The Importance of Writing a Will
The Importance of Writing a Will
By Britt Erica Tunick
Much in the way that death and taxes are certainties, so too is the reality that if you have any sort of net worth or assets, you should have a will. And if you don’t yet have a will, now is the time to write one, particularly if you are married or have children.
Thinking about your death, and outlining the logistics that will follow, is far from pleasant, but it is a necessity, particularly if you have dependents or loved ones who rely on you for their day-to-day needs. Having a will in place not only ensures that your assets and property will go to the people you desire, it also helps the transfer of those assets to occur in a more timely fashion. If you pass away without a will in place, the intestacy laws of the state where you reside, or where real property is located, will be used to determine what will become of your assets and belongings and who will ultimately inherit them—a process that can often be lengthy and unpredictable.
Following are a few things to keep in mind when putting together your will:
- While hiring an attorney to put together your will is a good idea if you have significant assets, or own real property, it is not always a necessity. You can write your own will, and in many states it doesn’t even need to be notarized to be legal (just be sure to check the rules of the state where you reside).
- If you choose to write your own will, there are online templates available that you can use or which can serve as a jumping-off point, many of which are even free.
- When an individual who passes away is married at the time of their death and does not have a will in place, in most states their assets will automatically transfer to their spouse or children, or the next of kin. Since the laws regarding same-sex couples vary among states, this is not a given in many states, making it particularly important to put a will in place.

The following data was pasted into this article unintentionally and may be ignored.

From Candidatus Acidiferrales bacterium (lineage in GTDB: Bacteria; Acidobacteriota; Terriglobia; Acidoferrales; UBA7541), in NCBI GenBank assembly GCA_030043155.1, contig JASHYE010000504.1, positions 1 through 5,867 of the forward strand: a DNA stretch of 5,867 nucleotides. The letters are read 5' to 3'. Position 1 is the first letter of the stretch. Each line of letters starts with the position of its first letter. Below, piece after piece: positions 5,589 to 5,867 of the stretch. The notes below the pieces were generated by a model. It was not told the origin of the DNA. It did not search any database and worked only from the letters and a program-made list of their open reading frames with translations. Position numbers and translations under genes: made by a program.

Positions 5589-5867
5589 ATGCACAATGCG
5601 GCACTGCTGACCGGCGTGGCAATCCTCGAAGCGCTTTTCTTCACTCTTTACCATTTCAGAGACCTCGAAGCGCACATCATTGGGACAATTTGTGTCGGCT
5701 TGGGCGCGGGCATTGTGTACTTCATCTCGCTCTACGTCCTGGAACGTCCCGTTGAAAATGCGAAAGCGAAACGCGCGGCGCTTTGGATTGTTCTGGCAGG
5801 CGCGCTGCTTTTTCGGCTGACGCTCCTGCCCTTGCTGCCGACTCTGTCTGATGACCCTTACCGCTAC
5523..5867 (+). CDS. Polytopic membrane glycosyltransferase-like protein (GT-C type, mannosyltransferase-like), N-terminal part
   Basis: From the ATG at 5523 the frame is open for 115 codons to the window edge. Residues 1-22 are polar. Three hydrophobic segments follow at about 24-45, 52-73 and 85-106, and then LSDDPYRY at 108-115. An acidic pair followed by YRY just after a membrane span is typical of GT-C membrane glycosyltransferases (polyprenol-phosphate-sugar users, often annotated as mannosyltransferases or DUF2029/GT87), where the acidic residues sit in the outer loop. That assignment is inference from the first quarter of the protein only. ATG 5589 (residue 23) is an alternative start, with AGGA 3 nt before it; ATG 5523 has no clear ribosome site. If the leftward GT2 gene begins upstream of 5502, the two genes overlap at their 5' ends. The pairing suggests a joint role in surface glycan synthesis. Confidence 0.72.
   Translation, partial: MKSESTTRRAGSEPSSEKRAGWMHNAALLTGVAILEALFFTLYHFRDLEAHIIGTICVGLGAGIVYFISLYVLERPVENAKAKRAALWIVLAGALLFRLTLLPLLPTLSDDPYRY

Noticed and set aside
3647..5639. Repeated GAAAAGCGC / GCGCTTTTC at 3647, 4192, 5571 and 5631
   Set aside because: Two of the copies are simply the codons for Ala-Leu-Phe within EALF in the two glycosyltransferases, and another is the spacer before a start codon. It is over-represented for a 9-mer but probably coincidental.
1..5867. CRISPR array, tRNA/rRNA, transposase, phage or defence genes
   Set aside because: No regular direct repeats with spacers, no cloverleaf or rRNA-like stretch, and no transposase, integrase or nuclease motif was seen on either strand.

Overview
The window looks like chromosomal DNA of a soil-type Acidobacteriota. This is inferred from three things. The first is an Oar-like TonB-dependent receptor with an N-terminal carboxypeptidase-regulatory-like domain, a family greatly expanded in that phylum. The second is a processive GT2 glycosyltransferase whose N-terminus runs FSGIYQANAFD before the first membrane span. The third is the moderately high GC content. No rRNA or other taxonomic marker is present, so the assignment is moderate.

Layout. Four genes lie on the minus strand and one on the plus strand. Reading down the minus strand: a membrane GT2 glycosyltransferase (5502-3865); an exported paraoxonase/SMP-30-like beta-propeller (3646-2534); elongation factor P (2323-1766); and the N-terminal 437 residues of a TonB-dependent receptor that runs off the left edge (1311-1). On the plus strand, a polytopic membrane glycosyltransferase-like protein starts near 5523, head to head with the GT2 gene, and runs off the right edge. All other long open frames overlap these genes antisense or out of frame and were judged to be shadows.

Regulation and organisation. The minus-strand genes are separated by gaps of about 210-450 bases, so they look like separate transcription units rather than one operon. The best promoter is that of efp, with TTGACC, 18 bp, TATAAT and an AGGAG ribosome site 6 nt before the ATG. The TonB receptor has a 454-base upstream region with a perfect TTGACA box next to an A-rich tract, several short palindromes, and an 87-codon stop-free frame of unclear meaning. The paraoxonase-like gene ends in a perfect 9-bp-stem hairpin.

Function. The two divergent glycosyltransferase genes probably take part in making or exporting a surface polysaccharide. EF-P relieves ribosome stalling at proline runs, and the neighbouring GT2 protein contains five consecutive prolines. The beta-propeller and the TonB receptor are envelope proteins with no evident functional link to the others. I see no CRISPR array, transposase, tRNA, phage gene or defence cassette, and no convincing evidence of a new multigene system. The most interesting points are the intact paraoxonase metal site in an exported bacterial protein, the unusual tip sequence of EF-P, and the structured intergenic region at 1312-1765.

- A will is not only necessary for designating the transfer of assets, but is a necessity for parents as a way of indicating who should become the guardian of a child/children if both parents die before the children reach the age of 18. It is equally important to detail any wishes for how the assets passed to children should be used, particularly if the assets will be needed to help support them.
- It is important to name an executor for your will. This is the individual who will be responsible for paying off any taxes and outstanding debts at the time of your death and ensuring that your assets are transferred to the individuals you have indicated should receive them.
- The executor of a will is compensated for their services. While you can place a provision in your will indicating how much an executor should receive for helping to execute your wishes, they are legally entitled to an executor fee even if you do not designate an amount. The amount that an executor is entitled to varies among states and is typically determined through a formula that is a percentage of a portion of the overall estate.
- Wills are not limited to passing on assets such as cash and property, but should also be used to designate what should become of items of sentimental value as well. This can be particularly important if that sentimental value extends to other family members who could wind up fighting over such items if you do not clearly spell out who should receive them.
- Your final wishes for what should become of your remains, particularly if you would like to donate organs or be cremated, and even specific arrangements you would like for a funeral, can also be included in your will. While such details may not seem important, spelling out these details before your death will makes things easier for your loved ones after you are gone.